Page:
Most concerns about the coronavirus are legitimate, and at this point, no one knows when and where it will strike, and when the strike will end. Many, if not most, of us are being affected by it, whether by health, wealth, or general welfare. One thing we know for sure: Someone will find a way to illegally or unethically profit from the crisis.
In fact, criminals are already cashing in on people’s panic, especially that of vulnerable seniors. Studies show that, although older folks are no more susceptible to contracting the virus than younger people, they are more likely to have severe, life-threatening reactions to it. On another note, seniors are also more susceptible to email, phone, and other scams, including the new virus-related crimes.
Traps to beware of include emails and phone calls from so-called agencies and organizations purporting to collect money to help victims of the virus. There are also companies selling “cures” and “treatments” for the virus. Read what the Federal Trade Commission and the Food and Drug Administration have to say about these scams.
What the FTC is Doing
The FTC and FDA have jointly issued warning letters to seven sellers of unapproved and misbranded products, claiming they can treat or prevent the Coronavirus. The companies’ products include teas, essential oils, and colloidal silver. The FTC says the companies have no evidence to back up their claims — as required by law. The FDA says there are no approved vaccines, drugs or investigational products currently available to treat or prevent the virus.
Avoid Coronavirus Scams
Here are some tips to help you keep the scammers at bay:
- Don’t click on links from sources you don’t know. They could download viruses onto your computer or device.
- Watch for emails claiming to be from the Centers for Disease Control and Prevention (CDC) or experts saying they have information about the virus. For the most up-to-date information about the Coronavirus, visit the Centers for Disease Control and Prevention (CDC) and the World Health Organization (WHO).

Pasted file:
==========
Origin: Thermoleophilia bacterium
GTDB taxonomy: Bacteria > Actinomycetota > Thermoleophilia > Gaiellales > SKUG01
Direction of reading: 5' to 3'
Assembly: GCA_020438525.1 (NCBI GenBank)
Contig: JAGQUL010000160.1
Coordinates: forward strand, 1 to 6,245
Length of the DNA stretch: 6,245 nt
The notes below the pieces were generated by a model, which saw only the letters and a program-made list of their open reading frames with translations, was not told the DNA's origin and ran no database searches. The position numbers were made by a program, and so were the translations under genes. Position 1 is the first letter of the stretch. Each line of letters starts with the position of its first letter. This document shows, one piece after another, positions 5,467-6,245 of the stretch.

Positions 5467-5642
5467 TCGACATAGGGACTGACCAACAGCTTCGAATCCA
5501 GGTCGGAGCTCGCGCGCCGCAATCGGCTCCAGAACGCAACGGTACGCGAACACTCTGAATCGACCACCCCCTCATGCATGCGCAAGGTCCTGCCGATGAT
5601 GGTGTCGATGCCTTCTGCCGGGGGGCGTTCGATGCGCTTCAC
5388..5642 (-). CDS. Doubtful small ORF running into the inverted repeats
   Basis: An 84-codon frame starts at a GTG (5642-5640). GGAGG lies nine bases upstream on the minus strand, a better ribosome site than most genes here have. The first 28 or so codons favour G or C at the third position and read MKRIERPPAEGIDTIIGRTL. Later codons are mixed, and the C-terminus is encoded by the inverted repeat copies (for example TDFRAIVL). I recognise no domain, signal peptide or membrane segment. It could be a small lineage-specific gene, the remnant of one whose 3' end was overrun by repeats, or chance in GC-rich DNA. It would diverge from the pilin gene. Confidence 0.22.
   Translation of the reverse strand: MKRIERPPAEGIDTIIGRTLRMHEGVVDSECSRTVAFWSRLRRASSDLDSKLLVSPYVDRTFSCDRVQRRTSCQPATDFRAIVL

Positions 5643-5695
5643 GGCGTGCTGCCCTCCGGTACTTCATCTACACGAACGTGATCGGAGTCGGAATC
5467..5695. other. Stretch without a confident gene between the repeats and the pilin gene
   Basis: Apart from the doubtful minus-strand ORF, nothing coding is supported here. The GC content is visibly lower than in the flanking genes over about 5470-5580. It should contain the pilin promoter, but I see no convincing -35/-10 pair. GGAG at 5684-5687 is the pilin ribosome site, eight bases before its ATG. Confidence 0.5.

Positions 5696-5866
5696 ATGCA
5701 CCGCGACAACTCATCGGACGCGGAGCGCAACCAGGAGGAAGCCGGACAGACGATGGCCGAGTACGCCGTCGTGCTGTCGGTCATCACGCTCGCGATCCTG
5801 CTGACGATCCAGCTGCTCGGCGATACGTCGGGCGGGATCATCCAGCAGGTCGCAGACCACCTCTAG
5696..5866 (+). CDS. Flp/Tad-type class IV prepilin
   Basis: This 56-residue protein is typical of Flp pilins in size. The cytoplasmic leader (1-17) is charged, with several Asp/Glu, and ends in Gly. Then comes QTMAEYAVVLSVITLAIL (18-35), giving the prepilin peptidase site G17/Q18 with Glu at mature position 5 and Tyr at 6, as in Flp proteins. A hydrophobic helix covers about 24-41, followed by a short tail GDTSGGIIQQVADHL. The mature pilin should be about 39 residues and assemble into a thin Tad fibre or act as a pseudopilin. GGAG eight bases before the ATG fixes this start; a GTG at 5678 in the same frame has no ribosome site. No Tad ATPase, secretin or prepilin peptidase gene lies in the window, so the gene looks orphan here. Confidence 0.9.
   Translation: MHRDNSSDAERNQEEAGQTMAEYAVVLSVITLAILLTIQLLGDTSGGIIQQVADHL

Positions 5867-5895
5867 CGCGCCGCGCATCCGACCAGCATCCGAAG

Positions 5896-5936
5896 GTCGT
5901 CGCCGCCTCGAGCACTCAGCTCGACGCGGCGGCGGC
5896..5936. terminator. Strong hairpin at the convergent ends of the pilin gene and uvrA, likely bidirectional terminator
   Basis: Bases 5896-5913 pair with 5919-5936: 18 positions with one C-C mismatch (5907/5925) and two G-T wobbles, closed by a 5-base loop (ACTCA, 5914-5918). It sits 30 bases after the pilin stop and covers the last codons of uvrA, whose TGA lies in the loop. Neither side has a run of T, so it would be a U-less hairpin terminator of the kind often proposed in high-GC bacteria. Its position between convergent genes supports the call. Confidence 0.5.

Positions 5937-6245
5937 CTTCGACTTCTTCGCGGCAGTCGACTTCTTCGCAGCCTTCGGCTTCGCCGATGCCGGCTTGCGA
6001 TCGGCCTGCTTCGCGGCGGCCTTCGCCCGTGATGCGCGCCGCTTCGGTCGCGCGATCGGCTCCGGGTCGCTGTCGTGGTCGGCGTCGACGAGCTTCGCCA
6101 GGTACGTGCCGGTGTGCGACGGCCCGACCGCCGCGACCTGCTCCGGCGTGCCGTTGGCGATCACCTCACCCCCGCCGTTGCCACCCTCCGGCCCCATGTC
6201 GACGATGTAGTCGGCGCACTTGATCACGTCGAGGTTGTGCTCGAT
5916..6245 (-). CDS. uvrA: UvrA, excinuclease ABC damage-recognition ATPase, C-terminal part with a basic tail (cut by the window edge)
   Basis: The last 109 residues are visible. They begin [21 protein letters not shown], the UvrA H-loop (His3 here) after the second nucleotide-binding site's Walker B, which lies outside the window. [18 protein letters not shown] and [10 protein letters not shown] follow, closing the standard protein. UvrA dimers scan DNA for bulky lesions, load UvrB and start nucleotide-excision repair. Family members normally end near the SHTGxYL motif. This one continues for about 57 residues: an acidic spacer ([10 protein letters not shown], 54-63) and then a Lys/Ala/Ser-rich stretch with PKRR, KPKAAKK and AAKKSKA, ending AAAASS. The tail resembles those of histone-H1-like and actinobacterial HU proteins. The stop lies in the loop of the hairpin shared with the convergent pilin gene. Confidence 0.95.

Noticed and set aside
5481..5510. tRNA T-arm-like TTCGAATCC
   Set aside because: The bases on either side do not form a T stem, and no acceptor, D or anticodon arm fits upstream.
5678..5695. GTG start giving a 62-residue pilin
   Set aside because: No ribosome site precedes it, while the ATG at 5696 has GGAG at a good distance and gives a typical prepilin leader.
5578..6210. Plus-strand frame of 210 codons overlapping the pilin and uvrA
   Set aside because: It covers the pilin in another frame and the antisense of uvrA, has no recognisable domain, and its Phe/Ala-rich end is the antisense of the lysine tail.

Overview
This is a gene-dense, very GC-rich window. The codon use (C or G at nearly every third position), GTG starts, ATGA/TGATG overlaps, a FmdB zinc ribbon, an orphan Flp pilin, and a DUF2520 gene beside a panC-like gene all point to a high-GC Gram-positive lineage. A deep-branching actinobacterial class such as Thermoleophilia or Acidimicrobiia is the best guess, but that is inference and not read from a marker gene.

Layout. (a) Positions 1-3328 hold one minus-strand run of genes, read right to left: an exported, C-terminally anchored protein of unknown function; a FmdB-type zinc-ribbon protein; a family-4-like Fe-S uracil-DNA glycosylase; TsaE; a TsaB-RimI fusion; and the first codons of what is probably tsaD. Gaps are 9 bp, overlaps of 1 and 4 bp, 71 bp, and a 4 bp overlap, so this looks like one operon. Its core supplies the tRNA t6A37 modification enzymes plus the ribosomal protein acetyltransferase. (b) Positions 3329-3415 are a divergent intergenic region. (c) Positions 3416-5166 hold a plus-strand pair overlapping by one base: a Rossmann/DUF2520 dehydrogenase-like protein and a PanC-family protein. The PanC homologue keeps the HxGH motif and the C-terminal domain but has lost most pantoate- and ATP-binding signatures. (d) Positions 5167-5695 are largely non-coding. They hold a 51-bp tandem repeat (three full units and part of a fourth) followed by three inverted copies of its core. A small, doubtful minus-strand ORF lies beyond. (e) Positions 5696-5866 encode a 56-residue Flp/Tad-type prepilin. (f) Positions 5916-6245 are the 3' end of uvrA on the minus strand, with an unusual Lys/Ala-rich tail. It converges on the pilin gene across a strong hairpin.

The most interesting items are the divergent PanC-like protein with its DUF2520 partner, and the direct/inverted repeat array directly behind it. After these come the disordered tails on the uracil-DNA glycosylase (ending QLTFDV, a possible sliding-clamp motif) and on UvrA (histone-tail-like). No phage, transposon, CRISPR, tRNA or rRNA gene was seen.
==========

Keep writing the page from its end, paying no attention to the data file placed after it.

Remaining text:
- Ignore online offers for vaccinations. There currently are no vaccines, pills, potions, lotions, lozenges or other prescription or over-the-counter products available to treat or cure Coronavirus disease 2019 (COVID-19) — online or in stores.
- Do your homework when it comes to donations, whether through charities or crowdfunding sites. Don’t let anyone rush you into making a donation. If someone wants donations in cash, by gift card, or by wiring money, don’t do it.
If you come across any suspicious claims, report them to the FTC at ftc.gov/complaint.
If you need legal advice in managing an estate, trust, other elder law issue or veteran’s benefits, the Law Office of Scott C. Painter can help. We specialize in elder law issues ranging from nursing home planning, guardianship, wills, trusts, estates, veteran’s benefits, and other related legal matters. Attorney Scott Painter is CELA® certified under the National Elder Law Foundation (NELF).
A call to us is free, and the best advice is to act now to educate yourself about your options. Waiting to seek legal counsel may limit your options and be costly. Call now for your free consultation at 610-378-5140 or visit http://painterelderlawpc.com/ for more information.